What Mildew Really Is and Helpful Tips on How to Clean It

POPSUGAR Photography | Sheila Gim
POPSUGAR Photography | Sheila Gim

Ugh, mildew. But how is this unsightly growth any different from household mold? The two are often grouped together and basically have the same goal, which is to munch on and grow off organic objects. While mold is always present in the air, mildew is the growth of mold on any kind of surface. The fast-growing fungus loves moisture, making the bathroom, kitchen, and basement its favorite rooms in your home. Here's the 101 on mildew and how keep your space mildew-free.

What is mildew?

The technical definition of mildew is a fungus in the order Erysiphales that grows on plants or damp organic material. Basically, mildew is that funk growing on your shower curtain, creeping around your tiles, and taking over your fruits and veggies that have been left out too long. Often white or gray and slightly powdery, mildew thrives on damp clothes, shower curtains, towels, papers — just about anything that's slightly wet and left in the same spot for several days.

What causes mildew?

Mold and mildew are basically best buds, so wherever you find mold, mildew is probably hanging around too. Damp areas that are also warm and have poor air circulation are breeding grounds for mildew. Culprits adding to the growth of mildew include dripping pipes, leaking roofs, high humidity, and poor ventilation.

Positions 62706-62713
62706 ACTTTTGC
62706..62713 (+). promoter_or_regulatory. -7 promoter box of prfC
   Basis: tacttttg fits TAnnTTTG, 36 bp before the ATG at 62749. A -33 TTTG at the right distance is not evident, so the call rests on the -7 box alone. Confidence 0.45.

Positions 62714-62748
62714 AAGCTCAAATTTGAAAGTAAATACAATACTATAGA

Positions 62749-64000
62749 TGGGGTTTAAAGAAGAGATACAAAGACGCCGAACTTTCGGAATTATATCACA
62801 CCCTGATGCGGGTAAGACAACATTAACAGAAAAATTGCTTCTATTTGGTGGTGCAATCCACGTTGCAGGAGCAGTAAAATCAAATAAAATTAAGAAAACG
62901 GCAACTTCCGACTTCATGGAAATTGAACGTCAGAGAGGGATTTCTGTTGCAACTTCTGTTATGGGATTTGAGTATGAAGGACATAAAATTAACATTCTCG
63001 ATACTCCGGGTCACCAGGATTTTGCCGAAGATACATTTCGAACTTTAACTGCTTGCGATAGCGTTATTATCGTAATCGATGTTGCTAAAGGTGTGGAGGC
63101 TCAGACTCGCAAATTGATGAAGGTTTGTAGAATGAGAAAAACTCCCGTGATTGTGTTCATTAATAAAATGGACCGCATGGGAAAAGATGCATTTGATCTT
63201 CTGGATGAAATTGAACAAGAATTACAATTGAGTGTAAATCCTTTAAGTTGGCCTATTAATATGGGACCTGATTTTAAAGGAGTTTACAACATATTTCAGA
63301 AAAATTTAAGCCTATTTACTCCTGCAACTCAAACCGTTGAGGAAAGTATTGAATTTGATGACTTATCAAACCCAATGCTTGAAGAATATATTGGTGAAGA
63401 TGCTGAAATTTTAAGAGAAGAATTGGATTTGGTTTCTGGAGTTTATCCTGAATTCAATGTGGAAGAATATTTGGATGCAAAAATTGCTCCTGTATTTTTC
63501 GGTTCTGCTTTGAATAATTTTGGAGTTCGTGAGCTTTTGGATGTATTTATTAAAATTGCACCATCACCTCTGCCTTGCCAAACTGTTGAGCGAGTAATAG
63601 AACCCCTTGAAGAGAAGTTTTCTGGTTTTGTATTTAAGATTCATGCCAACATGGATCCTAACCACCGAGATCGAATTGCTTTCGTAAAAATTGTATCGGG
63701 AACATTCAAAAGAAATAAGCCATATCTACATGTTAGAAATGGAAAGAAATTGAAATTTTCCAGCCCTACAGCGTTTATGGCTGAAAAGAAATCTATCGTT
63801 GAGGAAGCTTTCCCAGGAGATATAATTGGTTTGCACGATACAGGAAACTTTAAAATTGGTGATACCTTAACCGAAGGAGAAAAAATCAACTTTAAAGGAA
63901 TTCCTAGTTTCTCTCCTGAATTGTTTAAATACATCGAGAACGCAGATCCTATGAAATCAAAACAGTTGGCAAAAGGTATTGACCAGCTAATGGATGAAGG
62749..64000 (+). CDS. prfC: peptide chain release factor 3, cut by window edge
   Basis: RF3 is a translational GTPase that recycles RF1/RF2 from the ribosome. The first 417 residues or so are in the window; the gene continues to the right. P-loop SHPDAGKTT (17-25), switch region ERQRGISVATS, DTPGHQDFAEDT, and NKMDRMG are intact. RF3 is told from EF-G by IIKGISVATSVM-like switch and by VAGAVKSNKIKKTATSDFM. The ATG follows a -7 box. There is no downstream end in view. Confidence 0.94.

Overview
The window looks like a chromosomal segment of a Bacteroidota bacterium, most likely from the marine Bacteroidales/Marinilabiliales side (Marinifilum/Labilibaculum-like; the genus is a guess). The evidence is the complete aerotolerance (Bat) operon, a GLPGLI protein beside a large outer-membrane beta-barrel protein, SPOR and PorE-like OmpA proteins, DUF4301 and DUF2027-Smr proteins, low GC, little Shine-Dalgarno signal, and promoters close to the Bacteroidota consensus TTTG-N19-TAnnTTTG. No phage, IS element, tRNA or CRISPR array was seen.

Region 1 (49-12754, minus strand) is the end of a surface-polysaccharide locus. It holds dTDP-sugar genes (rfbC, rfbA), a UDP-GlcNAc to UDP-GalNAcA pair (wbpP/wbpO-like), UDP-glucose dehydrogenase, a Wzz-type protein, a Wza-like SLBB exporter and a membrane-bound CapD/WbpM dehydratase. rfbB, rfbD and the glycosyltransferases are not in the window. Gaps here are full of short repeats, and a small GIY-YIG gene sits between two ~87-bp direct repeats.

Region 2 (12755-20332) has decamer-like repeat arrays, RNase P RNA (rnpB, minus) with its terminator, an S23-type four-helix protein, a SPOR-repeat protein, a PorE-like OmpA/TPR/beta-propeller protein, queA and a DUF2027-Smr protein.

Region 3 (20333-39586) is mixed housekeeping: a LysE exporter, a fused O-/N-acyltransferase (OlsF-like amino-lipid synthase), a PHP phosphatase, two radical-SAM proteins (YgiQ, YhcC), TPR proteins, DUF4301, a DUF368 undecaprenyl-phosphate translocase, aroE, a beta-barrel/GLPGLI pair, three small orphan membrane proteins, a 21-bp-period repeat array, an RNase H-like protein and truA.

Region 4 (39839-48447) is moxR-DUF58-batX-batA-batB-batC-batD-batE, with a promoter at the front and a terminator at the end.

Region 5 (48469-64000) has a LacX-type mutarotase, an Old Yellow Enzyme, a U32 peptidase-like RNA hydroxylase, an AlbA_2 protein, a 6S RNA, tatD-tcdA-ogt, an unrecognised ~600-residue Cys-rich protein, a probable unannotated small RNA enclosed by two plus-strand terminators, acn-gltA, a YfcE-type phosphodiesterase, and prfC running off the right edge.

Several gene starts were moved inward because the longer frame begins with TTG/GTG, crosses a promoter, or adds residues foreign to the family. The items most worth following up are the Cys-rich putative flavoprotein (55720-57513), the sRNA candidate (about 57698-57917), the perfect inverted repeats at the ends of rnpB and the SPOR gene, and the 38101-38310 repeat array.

How can I get rid of mildew?

Equal parts bleach and water work wonders at removing and cleaning mildew from hard surfaces, but the combo won't work on fabrics or paper. For mildewed material, mix together equal parts vinegar and water for spraying on carpets and furniture, which refreshes the fabric and attacks the mildew.

You can also control the growth of mildew by lowering the humidity of a room with the help of an open window, vent fan, or humidifier. Keeping surfaces dry by wiping down tubs, showers, or kitchen sinks daily also prevents mildew growth, which also keeps your bathroom and kitchen sparkling. Fixing any leaks or drips keeps mildew-producing moisture out of your home too.

Is mildew dangerous?

Inhalation of mildew can trigger asthma or allergies. Mildew doesn't expel toxins in the air like mold, so it isn't considered a serious health risk. Untreated mildew in ceilings or walls can build up and break down the building, making a home structurally unsound.

Will mildew come back?

As long as there are damp and unventilated areas in your home, mildew will continue to thrive.